SQL Server Performance

How do we find the frequecy of SP call?

Discussion in 'SQL Server 2005 General Developer Questions' started by DilliGrg, Dec 27, 2006.

  1. DilliGrg Member

    Hi All,
    Is there any other way to find out the frequency of each stored procedure call from application without using SQL Profiler? I am trying to find out the long running and frequently called SP in production server but I do not want to run profiler in production database because it will cause performance issues. Any solution would be really appreciated.

    Thanks,
    DilliGrg
  2. merrillaldrich New Member

    I don't imagine a properly structured profiler trace -- collecting only that data, specifically -- would have that much impact. Traces that capture huge amounts of varied data obviously could.
  3. bradmcgehee New Member

    There are some third party programs, such as the ones from SQL Power Tools, that will do what you want without negatively affecting performance.

    -----------------------------
    Brad M. McGehee, SQL Server MVP
  4. Haywood New Member

    Have your sp write a log entry to a table, then query it later for counts...

    Profiler would defenitly be my choice though.
  5. DilliGrg Member

    quote:Originally posted by bradmcgehee

    There are some third party programs, such as the ones from SQL Power Tools, that will do what you want without negatively affecting performance.

    -----------------------------
    Brad M. McGehee, SQL Server MVP

    Brad,
    Thanks for the response. Is there any free third party programs which does this?

    Thanks,
    DilliGrg
  6. DilliGrg Member

    quote:Originally posted by Haywood

    Have your sp write a log entry to a table, then query it later for counts...

    Profiler would defenitly be my choice though.

    Haywood,
    Thanks for the response. What kind of insert SP do I need to write to capture log entry to a table? I am not very clear what to capture from SP and how can it be used to identify what application is calling what SP? If anyone can give me some hints, it will be great.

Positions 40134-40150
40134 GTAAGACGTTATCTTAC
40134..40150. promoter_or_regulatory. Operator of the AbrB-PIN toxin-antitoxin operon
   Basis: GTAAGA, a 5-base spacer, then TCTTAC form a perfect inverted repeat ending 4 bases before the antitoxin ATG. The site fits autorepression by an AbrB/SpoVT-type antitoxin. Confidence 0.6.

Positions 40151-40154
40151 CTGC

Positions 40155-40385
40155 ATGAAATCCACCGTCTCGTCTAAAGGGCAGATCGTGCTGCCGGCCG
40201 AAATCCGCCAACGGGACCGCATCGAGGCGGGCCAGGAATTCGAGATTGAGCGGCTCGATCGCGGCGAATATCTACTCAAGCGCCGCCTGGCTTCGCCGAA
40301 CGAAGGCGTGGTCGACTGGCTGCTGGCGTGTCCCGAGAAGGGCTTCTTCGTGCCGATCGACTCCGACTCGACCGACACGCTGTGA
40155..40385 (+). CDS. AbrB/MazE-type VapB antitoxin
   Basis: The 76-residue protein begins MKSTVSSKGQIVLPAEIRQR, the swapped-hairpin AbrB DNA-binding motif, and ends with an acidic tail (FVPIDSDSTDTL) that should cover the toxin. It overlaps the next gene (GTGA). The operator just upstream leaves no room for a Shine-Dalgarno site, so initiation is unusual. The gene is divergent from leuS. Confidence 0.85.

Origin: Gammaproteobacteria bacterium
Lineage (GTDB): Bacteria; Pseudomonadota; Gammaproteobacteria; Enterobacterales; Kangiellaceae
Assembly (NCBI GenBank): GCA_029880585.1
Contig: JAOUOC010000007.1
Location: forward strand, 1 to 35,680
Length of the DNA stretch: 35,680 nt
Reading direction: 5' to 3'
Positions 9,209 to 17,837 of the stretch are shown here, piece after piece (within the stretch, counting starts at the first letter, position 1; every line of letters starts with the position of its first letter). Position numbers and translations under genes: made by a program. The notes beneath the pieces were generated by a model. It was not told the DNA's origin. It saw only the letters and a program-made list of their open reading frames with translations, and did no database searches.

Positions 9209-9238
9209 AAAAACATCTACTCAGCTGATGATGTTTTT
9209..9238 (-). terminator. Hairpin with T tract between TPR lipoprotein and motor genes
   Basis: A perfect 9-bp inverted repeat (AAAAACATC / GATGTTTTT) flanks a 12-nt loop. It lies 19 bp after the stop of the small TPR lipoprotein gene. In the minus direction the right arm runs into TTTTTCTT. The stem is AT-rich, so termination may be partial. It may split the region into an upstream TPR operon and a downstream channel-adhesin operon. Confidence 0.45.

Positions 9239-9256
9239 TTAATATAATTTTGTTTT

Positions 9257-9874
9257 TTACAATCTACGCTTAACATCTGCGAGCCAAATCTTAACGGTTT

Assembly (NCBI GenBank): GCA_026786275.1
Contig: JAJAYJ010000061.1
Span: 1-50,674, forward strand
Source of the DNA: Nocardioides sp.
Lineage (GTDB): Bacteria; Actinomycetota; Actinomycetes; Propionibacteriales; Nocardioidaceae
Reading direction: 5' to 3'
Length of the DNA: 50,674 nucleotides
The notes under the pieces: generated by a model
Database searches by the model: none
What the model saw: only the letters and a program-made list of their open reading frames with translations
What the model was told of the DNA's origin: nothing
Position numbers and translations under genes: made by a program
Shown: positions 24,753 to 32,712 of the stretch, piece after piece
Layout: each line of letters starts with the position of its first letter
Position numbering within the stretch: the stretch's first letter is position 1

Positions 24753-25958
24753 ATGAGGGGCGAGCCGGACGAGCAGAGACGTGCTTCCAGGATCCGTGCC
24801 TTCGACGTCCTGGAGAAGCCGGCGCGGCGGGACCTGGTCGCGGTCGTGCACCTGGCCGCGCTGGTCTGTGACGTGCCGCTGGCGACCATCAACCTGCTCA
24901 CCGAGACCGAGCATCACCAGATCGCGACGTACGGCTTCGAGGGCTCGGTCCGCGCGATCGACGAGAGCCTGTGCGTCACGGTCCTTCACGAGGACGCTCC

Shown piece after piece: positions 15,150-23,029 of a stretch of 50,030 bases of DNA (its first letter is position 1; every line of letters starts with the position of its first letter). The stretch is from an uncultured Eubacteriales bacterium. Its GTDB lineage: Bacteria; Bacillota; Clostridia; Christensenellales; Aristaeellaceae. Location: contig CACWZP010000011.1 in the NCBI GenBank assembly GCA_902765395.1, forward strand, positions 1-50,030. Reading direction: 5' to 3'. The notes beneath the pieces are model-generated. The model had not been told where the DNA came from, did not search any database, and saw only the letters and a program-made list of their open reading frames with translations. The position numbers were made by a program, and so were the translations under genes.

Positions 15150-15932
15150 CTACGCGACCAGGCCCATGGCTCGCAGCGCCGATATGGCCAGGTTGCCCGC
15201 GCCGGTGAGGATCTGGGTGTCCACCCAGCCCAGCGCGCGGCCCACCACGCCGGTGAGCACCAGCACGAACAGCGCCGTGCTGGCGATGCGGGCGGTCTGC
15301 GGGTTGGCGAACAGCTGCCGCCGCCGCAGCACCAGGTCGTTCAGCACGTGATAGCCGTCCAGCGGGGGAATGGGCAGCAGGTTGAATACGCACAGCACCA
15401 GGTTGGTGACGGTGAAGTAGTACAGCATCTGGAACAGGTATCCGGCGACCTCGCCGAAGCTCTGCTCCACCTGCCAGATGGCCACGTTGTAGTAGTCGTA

Thanks,

    Name
    ---------
    Dilli Grg

    (1 row(s) affected)

  7. MohammedU New Member

    DilliGrg,

    You can run the trace using extended procs...profiler definitely a peformance hit but trace is not that much specially when you are writing the trace file locally...
    Even if you use third party tools most of them uses sql trace some of them read from memory...

    Here is the script...

    -- Create a Queue
    declare @rc int
    declare @TraceID int
    declare @maxfilesize bigint
    set @maxfilesize = 50

    -- Please replace the text InsertFileNameHere, with an appropriate
    -- filename prefixed by a path, e.g., c:MyFolderMyTrace. The .trc extension
    -- will be appended to the filename automatically. If you are writing from
    -- remote server to local drive, please use UNC path and make sure server has
    -- write access to your network share

    exec @rc = sp_trace_create @TraceID output, 2, N'InsertFileNameHere', @maxfilesize, NULL
    if (@rc != 0) goto error

    -- Client side File and Table cannot be scripted

    -- Set the events
    declare @on bit
    set @on = 1
    exec sp_trace_setevent @TraceID, 42, 22, @on
    exec sp_trace_setevent @TraceID, 42, 26, @on
    exec sp_trace_setevent @TraceID, 42, 34, @on
    exec sp_trace_setevent @TraceID, 42, 3, @on
    exec sp_trace_setevent @TraceID, 42, 35, @on
    exec sp_trace_setevent @TraceID, 42, 12, @on


    -- Set the Filters
    declare @intfilter int
    declare @bigintfilter bigint

    -- Set the trace status to start
    exec sp_trace_setstatus @TraceID, 1

    -- display trace id for future references
    select TraceID=@TraceID
    goto finish

    error:
    select ErrorCode=@rc

    finish:
    go


    Mohammed U.
  8. Madhivanan Moderator

  9. MohammedU New Member

  10. DilliGrg Member

    quote:Originally posted by MohammedU

    DilliGrg,

    You can run the trace using extended procs...profiler definitely a peformance hit but trace is not that much specially when you are writing the trace file locally...
    Even if you use third party tools most of them uses sql trace some of them read from memory...

    Here is the script...

    -- Create a Queue
    declare @rc int
    declare @TraceID int
    declare @maxfilesize bigint
    set @maxfilesize = 50

    -- Please replace the text InsertFileNameHere, with an appropriate
    -- filename prefixed by a path, e.g., c:MyFolderMyTrace. The .trc extension
    -- will be appended to the filename automatically. If you are writing from
    -- remote server to local drive, please use UNC path and make sure server has
    -- write access to your network share

    exec @rc = sp_trace_create @TraceID output, 2, N'InsertFileNameHere', @maxfilesize, NULL
    if (@rc != 0) goto error

    -- Client side File and Table cannot be scripted

    -- Set the events
    declare @on bit
    set @on = 1
    exec sp_trace_setevent @TraceID, 42, 22, @on
    exec sp_trace_setevent @TraceID, 42, 26, @on
    exec sp_trace_setevent @TraceID, 42, 34, @on